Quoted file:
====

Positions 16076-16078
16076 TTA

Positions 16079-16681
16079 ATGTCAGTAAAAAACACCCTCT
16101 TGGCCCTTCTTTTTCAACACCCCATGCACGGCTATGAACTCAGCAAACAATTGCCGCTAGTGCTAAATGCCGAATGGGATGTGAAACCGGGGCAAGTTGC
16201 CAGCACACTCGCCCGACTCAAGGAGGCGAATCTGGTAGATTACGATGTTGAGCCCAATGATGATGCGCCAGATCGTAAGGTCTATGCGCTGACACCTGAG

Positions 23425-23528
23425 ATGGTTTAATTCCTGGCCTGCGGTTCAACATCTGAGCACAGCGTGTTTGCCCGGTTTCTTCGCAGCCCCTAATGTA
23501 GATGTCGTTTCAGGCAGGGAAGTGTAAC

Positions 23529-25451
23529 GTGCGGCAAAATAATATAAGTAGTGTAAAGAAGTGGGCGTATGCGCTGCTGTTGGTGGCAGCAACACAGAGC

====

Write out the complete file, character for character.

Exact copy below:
Positions 16076-16078
16076 TTA

Positions 16079-16681
16079 ATGTCAGTAAAAAACACCCTCT
16101 TGGCCCTTCTTTTTCAACACCCCATGCACGGCTATGAACTCAGCAAACAATTGCCGCTAGTGCTAAATGCCGAATGGGATGTGAAACCGGGGCAAGTTGC
16201 CAGCACACTCGCCCGACTCAAGGAGGCGAATCTGGTAGATTACGATGTTGAGCCCAATGATGATGCGCCAGATCGTAAGGTCTATGCGCTGACACCTGAG

Positions 23425-23528
23425 ATGGTTTAATTCCTGGCCTGCGGTTCAACATCTGAGCACAGCGTGTTTGCCCGGTTTCTTCGCAGCCCCTAATGTA
23501 GATGTCGTTTCAGGCAGGGAAGTGTAAC

Positions 23529-25451
23529 GTGCGGCAAAATAATATAAGTAGTGTAAAGAAGTGGGCGTATGCGCTGCTGTTGGTGGCAGCAACACAGAGC